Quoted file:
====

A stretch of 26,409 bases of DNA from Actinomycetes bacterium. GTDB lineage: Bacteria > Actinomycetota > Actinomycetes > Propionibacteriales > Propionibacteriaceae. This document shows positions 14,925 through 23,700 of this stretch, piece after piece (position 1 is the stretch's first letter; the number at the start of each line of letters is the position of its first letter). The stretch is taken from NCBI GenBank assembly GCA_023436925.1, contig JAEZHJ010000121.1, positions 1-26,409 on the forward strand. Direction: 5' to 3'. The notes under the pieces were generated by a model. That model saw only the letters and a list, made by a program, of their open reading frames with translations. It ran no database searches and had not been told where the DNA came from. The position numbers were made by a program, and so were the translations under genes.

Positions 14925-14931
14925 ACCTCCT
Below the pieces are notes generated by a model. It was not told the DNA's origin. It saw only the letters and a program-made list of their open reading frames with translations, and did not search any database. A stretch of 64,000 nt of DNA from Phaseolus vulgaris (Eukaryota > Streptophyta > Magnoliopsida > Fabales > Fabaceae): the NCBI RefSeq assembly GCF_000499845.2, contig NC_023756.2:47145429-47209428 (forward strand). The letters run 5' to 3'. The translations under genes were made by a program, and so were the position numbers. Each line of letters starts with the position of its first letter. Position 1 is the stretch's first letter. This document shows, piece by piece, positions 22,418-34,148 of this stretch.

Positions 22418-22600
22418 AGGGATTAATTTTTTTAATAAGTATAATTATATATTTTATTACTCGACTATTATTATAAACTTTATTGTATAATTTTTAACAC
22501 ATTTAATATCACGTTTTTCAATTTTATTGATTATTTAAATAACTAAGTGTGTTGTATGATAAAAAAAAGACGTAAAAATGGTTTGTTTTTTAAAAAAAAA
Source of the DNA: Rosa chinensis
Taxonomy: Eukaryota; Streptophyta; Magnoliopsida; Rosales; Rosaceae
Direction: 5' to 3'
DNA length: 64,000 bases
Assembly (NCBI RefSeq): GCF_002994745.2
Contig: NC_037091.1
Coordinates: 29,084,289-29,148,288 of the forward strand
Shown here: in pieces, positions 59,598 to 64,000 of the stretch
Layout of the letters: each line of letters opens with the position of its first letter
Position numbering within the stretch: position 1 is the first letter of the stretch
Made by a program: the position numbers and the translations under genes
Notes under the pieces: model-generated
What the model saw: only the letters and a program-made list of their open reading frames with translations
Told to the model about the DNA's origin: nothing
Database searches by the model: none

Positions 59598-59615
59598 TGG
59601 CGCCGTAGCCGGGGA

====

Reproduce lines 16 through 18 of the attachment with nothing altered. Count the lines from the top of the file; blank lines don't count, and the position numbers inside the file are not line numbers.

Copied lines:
Layout of the letters: each line of letters opens with the position of its first letter
Position numbering within the stretch: position 1 is the first letter of the stretch
Made by a program: the position numbers and the translations under genes